William Shakespeare 's Twelfth Night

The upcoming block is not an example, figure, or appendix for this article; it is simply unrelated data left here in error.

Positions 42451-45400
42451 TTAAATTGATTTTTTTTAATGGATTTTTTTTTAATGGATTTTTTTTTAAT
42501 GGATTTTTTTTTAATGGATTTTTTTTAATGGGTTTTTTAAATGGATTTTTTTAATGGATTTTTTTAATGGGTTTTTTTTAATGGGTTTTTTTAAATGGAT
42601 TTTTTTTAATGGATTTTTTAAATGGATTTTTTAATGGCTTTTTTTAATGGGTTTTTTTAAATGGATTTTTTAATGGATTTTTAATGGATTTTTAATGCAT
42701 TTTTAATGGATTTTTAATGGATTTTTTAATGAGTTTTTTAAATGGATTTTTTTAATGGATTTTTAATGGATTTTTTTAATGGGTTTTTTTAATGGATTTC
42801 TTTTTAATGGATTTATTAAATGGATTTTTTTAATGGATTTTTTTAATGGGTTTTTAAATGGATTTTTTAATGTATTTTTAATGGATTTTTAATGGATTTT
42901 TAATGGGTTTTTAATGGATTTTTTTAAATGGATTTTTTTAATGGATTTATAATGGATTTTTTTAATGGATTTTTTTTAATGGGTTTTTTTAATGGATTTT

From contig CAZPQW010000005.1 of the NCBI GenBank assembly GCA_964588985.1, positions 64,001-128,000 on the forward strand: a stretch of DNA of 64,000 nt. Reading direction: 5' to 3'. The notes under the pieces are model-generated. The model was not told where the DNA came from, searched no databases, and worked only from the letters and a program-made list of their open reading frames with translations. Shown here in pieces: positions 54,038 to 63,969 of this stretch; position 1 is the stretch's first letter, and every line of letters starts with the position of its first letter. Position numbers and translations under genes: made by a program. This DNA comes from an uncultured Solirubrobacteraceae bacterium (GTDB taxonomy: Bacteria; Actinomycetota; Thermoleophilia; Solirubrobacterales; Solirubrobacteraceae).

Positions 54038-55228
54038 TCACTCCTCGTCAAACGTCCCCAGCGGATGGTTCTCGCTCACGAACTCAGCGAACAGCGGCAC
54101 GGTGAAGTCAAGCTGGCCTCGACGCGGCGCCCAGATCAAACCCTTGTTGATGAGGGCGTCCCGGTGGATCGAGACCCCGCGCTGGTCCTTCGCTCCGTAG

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Shakespeare wrote the romantic comedy play, Twelfth Night, in the year 1601. Despite being over 400 years old, people have been studying and performing the play continuously. Even though some may argue American audience now cannot understand the significance of social hierarchy in the play nor the lines written in Shakespearean English, Twelfth Night remains popular today as shown by New York Times’ publishing of seven reviews on different performances of Twelfth Night. At the same time, Shakespeare utilizes dramatic irony, created by Viola dressed as Cesario, and reversal of social hierarchy, created by the love struck Duke and Countess, the drunk knights Sir Andrew and Toby, and the brilliant maid Maria. This essay aims to analyze comedic elements in Twelfth Night, as well as explaining why it remains popular until this day. We will compare the original and several modern productions of the play that New York Times reviewers feature in the newspapers while integrating ideas from excerpts of William Zinsser’s book On Writing Well: The Classic Guide to Writing Nonfiction and Henry Bergson’s Laughter: An Essay on the Meaning of the Comic. One scene of the play that all the reviews from New York Times mention is Maria’s tricking Malvolio into thinking that Olivia has fallen in love with him. Although the productions different from one another, the reviews show how much this scene has left an impression in the audience. In March of 2009, Charles Isherwood, a famous theater

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